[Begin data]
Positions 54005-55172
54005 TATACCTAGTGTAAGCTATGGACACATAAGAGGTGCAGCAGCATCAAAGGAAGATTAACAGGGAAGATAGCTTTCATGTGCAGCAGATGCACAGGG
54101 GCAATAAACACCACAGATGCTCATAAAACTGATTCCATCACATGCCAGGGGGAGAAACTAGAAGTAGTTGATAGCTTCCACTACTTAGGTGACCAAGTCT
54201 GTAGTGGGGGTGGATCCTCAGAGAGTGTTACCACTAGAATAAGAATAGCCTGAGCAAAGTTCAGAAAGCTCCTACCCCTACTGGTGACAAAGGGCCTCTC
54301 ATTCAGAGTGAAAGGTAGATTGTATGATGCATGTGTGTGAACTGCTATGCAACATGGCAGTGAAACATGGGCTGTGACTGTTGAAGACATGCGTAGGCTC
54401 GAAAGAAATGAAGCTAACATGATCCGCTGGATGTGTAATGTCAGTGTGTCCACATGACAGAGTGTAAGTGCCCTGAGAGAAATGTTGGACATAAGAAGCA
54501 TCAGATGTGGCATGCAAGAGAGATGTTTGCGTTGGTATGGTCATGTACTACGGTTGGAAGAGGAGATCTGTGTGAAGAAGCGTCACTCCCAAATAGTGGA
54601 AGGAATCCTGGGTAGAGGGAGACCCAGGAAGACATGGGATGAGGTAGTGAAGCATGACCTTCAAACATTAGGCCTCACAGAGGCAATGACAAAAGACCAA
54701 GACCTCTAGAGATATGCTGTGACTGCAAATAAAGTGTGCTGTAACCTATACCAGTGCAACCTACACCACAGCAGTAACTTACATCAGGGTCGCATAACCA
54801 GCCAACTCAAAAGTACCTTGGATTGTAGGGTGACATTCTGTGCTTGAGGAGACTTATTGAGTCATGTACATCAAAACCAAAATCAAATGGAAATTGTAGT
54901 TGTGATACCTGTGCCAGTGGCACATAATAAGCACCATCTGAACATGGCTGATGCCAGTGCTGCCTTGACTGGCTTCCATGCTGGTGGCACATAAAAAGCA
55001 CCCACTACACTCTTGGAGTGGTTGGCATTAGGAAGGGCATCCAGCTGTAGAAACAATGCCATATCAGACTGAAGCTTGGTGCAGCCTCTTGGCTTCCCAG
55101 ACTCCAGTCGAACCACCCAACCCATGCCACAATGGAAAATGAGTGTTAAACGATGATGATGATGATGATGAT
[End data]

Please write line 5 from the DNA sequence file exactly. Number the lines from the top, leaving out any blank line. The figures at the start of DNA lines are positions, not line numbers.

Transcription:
54301 ATTCAGAGTGAAAGGTAGATTGTATGATGCATGTGTGTGAACTGCTATGCAACATGGCAGTGAAACATGGGCTGTGACTGTTGAAGACATGCGTAGGCTC